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# Risk Parity - Covariance shrinkage#

This tutorial shows how to incorporate covariance shrinkage in the
`RiskBudgeting`

optimization.

## Data#

We load the S&P 500 dataset composed of the daily prices of 20 assets from the S&P 500 Index composition starting from 1990-01-02 up to 2022-12-28:

```
from plotly.io import show
from sklearn.model_selection import train_test_split
from skfolio import Population, RiskMeasure
from skfolio.datasets import load_sp500_dataset
from skfolio.moments import ShrunkCovariance
from skfolio.optimization import RiskBudgeting
from skfolio.preprocessing import prices_to_returns
from skfolio.prior import EmpiricalPrior
prices = load_sp500_dataset()
X = prices_to_returns(prices)
X_train, X_test = train_test_split(X, test_size=0.33, shuffle=False)
```

## Model#

We create a risk parity model by using `ShrunkCovariance`

as
the covariance estimator then fit it on the training set:

```
model = RiskBudgeting(
risk_measure=RiskMeasure.VARIANCE,
prior_estimator=EmpiricalPrior(
covariance_estimator=ShrunkCovariance(shrinkage=0.9)
),
portfolio_params=dict(name="Risk Parity - Covariance Shrinkage"),
)
model.fit(X_train)
model.weights_
```

```
array([0.04774432, 0.0437015 , 0.04503263, 0.04647771, 0.0528462 ,
0.04907541, 0.04852969, 0.0537393 , 0.0453914 , 0.05360544,
0.0517859 , 0.05137979, 0.04927078, 0.05375933, 0.05112798,
0.05417573, 0.04755329, 0.04988135, 0.05199345, 0.0529288 ])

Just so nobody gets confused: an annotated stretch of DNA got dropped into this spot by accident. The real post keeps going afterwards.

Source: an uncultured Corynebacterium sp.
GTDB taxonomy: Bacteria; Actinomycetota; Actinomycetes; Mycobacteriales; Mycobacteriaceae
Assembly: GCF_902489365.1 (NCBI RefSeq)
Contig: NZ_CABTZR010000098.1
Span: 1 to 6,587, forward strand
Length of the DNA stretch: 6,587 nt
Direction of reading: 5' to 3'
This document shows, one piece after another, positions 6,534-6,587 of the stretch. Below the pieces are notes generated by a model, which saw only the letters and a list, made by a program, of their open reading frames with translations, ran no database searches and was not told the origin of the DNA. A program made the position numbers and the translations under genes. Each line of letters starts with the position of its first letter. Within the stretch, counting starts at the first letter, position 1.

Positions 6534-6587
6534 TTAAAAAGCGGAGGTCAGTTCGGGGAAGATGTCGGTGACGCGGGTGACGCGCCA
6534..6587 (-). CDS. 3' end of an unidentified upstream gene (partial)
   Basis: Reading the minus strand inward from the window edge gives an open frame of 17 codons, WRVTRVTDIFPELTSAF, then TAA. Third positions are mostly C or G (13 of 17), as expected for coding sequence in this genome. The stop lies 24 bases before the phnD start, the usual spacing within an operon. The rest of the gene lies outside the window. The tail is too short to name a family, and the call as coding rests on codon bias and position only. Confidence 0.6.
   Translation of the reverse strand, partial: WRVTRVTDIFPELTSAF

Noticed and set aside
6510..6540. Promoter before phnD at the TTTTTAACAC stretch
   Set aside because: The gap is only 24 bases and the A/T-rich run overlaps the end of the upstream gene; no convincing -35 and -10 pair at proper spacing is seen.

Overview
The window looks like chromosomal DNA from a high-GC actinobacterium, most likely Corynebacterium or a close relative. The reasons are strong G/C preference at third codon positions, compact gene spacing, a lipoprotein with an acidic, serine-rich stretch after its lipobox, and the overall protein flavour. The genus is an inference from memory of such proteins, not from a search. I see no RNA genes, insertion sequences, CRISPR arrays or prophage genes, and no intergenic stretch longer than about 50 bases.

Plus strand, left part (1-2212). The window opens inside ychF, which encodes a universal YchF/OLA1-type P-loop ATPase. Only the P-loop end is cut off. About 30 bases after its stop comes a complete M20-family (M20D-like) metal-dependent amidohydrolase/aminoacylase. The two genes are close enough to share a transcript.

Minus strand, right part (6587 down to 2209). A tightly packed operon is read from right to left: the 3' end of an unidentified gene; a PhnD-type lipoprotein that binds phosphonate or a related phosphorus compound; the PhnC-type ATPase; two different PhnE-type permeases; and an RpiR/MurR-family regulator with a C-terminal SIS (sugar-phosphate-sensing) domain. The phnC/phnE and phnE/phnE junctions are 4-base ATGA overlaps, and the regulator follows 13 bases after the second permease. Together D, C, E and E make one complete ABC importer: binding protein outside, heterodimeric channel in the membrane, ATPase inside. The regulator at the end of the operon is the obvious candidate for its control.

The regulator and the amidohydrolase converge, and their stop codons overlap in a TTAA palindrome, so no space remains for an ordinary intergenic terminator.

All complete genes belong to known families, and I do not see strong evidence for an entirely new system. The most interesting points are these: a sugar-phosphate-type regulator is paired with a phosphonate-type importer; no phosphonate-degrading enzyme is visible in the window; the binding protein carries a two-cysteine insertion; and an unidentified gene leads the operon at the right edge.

```

To compare this model, we use a basic risk parity without covariance shrinkage:

```
bench = RiskBudgeting(
risk_measure=RiskMeasure.VARIANCE,
portfolio_params=dict(name="Risk Parity - Basic"),
)
bench.fit(X_train)
bench.weights_
```

```
array([0.0413538 , 0.03210848, 0.03372647, 0.03785094, 0.06105331,
0.04432756, 0.0425223 , 0.06593521, 0.03451801, 0.06469243,
0.05418786, 0.0520937 , 0.04535355, 0.06568282, 0.05103838,
0.06894686, 0.04046603, 0.04667582, 0.05627071, 0.06119574])
```

## Prediction#

We predict the model and the benchmark on the test set:

```
ptf_model_test = model.predict(X_test)
ptf_bench_test = bench.predict(X_test)
```

## Analysis#

For improved analysis, it’s possible to load both predicted portfolios into a
`Population`

:

```
population = Population([ptf_model_test, ptf_bench_test])
```

Let’s plot each portfolio cumulative returns:

```
fig = population.plot_cumulative_returns()
show(fig)
```

Finally, we print a full summary of both strategies evaluated on the test set:

```
population.summary()
```

**Total running time of the script:** (0 minutes 1.212 seconds)